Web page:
veitnamcam wrote:A good read. With the re bedding it may have lowered the action into the stock causing the lack of clearance.
I would remove the rubber spacer pronto and replace with steel or at least a hard plastic.
Sent from my SM-G800Y using Tapatalk
Thanks Cam, For years you reach into the gun safe and pick up the old faithful rifle. You scarce ever think about needing to put a round through it to check whether it is shooting straight until one day!!!!. I am amazed at the extrodinary run of bad luck that I had. Perhaps not bad luck, its more that the rifle was worn out and not just the barrel, it needed a complete recondition job done on it.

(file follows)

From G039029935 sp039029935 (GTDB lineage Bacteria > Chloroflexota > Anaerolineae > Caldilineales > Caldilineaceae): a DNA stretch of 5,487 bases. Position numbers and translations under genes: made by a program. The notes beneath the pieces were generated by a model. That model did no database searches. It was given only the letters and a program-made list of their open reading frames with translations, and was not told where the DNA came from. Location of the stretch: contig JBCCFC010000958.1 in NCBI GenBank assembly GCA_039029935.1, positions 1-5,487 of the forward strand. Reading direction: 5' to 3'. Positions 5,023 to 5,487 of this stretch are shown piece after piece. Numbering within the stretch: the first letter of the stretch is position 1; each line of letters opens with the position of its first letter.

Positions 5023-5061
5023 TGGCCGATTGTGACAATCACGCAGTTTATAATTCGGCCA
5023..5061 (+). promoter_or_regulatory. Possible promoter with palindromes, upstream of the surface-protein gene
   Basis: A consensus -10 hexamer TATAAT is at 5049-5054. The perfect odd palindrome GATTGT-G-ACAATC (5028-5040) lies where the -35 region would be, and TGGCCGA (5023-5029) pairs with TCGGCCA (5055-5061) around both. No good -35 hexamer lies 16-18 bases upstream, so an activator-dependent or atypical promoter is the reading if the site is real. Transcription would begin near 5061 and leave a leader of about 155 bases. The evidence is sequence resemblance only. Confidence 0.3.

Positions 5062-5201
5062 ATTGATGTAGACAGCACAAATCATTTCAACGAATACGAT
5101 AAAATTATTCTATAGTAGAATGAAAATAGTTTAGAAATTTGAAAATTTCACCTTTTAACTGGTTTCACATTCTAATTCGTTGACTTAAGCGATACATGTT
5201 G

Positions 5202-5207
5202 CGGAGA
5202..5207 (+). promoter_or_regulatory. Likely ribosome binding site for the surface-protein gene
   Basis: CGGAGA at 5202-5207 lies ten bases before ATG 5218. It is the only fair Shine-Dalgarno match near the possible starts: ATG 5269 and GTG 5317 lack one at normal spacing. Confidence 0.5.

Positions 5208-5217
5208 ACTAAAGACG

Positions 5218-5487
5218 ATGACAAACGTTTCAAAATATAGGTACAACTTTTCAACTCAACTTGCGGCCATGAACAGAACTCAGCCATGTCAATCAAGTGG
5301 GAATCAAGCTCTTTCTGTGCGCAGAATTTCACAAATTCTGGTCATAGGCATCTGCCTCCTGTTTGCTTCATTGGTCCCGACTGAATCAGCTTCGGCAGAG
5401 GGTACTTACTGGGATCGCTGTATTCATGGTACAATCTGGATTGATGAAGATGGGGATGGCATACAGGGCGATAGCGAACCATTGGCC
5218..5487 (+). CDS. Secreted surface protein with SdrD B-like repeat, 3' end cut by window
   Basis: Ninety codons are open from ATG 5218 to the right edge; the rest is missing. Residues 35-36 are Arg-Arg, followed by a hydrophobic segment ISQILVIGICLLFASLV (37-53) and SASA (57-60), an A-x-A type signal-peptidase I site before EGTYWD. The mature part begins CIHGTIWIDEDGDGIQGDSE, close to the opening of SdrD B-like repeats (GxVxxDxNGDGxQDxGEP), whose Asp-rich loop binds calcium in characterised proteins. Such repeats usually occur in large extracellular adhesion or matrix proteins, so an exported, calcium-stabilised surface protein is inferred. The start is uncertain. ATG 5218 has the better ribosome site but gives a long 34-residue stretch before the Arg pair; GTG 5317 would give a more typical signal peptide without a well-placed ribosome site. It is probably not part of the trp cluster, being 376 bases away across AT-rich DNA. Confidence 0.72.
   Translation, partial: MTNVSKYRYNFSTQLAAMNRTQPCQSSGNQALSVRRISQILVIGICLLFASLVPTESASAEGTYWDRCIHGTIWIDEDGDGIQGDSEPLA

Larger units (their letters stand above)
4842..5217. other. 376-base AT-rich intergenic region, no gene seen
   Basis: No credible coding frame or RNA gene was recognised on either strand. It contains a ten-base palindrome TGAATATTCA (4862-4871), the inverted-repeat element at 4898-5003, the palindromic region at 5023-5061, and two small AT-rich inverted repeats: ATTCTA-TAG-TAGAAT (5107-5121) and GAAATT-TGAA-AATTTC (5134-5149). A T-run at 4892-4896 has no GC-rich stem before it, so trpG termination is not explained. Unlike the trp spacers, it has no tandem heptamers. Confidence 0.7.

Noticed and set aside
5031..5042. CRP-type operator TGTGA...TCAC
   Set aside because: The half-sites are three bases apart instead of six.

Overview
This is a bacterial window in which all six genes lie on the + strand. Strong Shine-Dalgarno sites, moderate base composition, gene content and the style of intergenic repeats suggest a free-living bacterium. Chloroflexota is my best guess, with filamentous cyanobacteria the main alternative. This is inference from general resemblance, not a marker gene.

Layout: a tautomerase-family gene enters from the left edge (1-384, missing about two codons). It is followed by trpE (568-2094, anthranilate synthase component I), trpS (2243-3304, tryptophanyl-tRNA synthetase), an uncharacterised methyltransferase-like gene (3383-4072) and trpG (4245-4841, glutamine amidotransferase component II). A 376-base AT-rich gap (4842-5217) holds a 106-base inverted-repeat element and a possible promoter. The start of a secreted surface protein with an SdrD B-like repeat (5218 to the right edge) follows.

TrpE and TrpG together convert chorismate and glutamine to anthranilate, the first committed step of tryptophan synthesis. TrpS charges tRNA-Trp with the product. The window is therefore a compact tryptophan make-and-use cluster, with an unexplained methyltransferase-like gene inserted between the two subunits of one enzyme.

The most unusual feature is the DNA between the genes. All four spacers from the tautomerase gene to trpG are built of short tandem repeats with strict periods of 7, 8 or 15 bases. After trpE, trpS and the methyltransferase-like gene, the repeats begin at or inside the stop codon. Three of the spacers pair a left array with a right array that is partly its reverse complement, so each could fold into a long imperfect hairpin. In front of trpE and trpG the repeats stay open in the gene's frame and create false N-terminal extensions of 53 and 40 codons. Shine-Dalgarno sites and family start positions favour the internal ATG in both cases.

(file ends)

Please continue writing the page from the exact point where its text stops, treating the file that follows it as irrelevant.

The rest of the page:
The trigger fault where it came into contact with the trigger guard is a new one on me. I have been around rifles most of my life and I would not have even looked there for the fault. Its thanks to those two boys, whom their Father says are destined to be mechanics, as all the Wife's side of the family are mechanics even the women.
I do believe the bedding was the cause and I have identified that the front pillar is a little high. The stock after all is only a piece of wood and a working rifle like the little Sako has been saturated and dried over night in the hut a thousand times causing all sorts of strains upon it.
I will replace the rubber spacer before I do much else. I am still on the look out for a good load as the 55gr Nosler solid base, boat tail projectiles are no longer made and I have used the last of mine. So what is the recipe for success in the 223 calibre now. Barrel 1x12 so probably limited to 60 grain max I do like the 55gr best.
Then its off to the range again.